Shaky defense, Chen's rocky start trip up Orioles

Left-hander allows five runs in just four innings against Mariners

Shaky defense, Chen's rocky start trip up Orioles

SEATTLE -- Yes, Baltimore's starting pitching continued to fall short Wednesday night. But in watching lefty Wei-Yin Chen -- the only Oriole responsible for a start seven innings or longer this season -- the abbreviated outing wasn't as alarming as Adam Jones' shaky defense and a lineup that went surprisingly cold off struggling Mariners starter Aaron Harang.

"I could have helped limit his pitches," Jones, who took full responsibility for not catching a pair of balls in the outfield, said of Chen's early high pitch count. "Tonight I failed him and I failed the team."

Chen exited after four innings while Harang went six strong frames and stated his case to stay in Seattle's rotation after starting the season 0-3 with an 11.37 ERA. The end result grounded the high-flying Orioles, who entered the series fresh off taking three of four in Oakland, with a disappointing 8-3 series loss in front of 12,936 at Safeco Field.

"From outstanding to the worst tonight," Chen, who was unable to help rest a bullpen that has thrown 42 1/3 innings over the last 12 days (13 games), said through his interpreter. "I tried to attack the zone today. I tried to throw first-pitch strikes. But I tried to think too much, I tried to attack both sides of the plate and it didn't work at all."

The 27-year-old Chen -- coming off a career-high eight scoreless innings -- wasn't helped much in the field. The Orioles weren't charged with any official errors, but failed to make a pair of plays in the second inning that helped Seattle score a pair of runs and elongate Chen's workload.

The frame started with Jesus Montero's deep ball to center field, in which Jones chased it down and let the ball drop off of his glove. Jones, who came up just short on Kendrys Morales' two-out, first-inning single that later scored, hit the wall after the attempt and Montero reached third.

"I missed the ball," Jones said when asked to explain what happened. "Doesn't really matter if you misjudge it, you missed it. So, you make an excuse no one wants to listen to it. I missed it and cost my team. That inning turned out to be a pretty big inning. I need to clean my [stuff] up defensively. It's frustrating."

It was one of a handful of misplays already this season for Jones, a Gold Glove outfielder whose defense has recently come under fire. And the 27-year-old Jones has no qualms admitting it needs to get better.

"There's some things that I'm not doing well in the field and it's frustrating," he said. "But you think it's going to stop me from playing hard and stop the way I'm playing, it's not. Just got to pretty much clean it up. You can formulate it all you want to do. You can say this, you can say that. Just got to get back on the field and get some reps and make the plays. Because those pitchers on the mound are fighting their tails off each and every day for us. And we're a good defense. Being the center fielder, I need to play to a center fielder standard."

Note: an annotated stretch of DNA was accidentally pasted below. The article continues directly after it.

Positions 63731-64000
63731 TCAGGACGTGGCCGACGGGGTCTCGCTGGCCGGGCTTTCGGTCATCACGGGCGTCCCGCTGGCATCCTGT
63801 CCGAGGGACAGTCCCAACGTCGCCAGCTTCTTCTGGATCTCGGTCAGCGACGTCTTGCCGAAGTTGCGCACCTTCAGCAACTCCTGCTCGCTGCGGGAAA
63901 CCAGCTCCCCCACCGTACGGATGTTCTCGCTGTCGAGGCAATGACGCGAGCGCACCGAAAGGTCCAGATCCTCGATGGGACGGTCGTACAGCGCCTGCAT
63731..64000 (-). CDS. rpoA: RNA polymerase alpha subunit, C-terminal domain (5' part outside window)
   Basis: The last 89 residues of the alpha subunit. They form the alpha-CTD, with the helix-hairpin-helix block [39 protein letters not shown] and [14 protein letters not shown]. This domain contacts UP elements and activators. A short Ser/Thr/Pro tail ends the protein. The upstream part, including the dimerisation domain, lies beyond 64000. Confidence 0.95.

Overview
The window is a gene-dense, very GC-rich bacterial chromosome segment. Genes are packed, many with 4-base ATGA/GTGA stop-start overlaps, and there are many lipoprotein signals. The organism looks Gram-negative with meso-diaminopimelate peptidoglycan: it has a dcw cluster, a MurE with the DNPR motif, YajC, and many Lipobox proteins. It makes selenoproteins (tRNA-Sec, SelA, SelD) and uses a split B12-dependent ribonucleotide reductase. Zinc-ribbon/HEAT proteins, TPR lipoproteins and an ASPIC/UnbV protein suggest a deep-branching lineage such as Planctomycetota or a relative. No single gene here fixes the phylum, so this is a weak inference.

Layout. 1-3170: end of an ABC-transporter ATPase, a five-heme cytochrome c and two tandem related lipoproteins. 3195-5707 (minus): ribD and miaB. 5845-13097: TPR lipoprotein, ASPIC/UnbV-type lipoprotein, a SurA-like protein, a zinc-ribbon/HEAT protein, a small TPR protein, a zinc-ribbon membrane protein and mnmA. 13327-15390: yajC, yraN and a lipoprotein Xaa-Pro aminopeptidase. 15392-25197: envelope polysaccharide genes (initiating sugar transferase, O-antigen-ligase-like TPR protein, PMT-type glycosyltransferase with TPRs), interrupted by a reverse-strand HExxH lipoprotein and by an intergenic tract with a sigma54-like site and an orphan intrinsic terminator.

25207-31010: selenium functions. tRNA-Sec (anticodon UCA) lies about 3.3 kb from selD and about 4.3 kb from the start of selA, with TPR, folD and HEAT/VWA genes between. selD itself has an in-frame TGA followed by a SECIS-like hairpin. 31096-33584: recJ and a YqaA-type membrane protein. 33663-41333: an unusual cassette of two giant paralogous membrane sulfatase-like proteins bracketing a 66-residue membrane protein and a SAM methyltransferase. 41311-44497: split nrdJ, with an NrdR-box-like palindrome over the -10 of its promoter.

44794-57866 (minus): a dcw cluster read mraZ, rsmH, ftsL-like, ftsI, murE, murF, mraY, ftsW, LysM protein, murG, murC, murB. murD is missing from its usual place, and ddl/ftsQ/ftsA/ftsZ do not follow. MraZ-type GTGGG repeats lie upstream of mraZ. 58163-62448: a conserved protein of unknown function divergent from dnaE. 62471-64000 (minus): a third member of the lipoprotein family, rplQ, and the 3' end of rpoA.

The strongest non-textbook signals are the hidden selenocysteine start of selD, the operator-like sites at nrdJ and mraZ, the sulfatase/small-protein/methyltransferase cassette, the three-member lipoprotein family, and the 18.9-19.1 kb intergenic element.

Chen surrendered a one-out RBI single to Michael Saunders after that and Morales struck again, smoking a ball to right field that sneaked under the glove of second baseman Ryan Flaherty to push the Mariners lead to three.

"He got a lot of work in because of the way [Chen] pitched," Showalter said of Jones' fielding Wednesday night. "We are so used to everything that goes up in the air, he's there. He's solid in center field. We'll keep him."

Chen, who needed more than 50 pitches to get through the first two innings, allowed a two-run homer to a red-hot Michael Morse in the fourth and exited after throwing 93 pitches. It marked the shortest start of the season for Chen, who allowed five earned runs after entering the game with four runs allowed over the previous 20 innings.

"I couldn't establish the first-pitch strike," said Chen, who struggled with his off-speed stuff in particular. "And I didn't give our guys any opportunity to win the ballgame."

Conversely, Harang went a season-high six innings and held the Orioles to just one hit through the first five frames.

"I was hoping we would do a little better job off of him," Showalter said. "He was due with his track record, pitching better than he has here so you hate that it kind of falls on you. But he had both sides of the plate [he was working]. We didn't mount a whole lot there."

The O's rallied for a pair of two-out runs in the sixth with Manny Machado extending his hitting streak to 10 games -- the club's longest this season -- with a double to center field. Machado, who also homered in the eighth off reliever Carter Capps, scored on Nick Markakis' RBI single and Jones doubled Markakis in for a second run. The Mariners got bullpen action going, but Harang held firm and struck out Chris Davis to end the inning.

"He's a big hitter," Harang said of Davis. "He sees a runner on second and he sees RBI. I used that to my advantage, knowing he'd be swinging big."

Orioles reliever Zach Clark, making his Major League debut, allowed three runs over 1 2/3 innings following Chen. The 29-year-old Clark, who was recalled from Triple-A on Tuesday, pitched a scoreless fifth before three hits and a walk prompted Showalter to insert lefty T.J. McFarland.

Brittany Ghiroli is a reporter for Read her blog, Britt's Bird Watch, and follow her on Twitter @britt_ghiroli. This story was not subject to the approval of Major League Baseball or its clubs.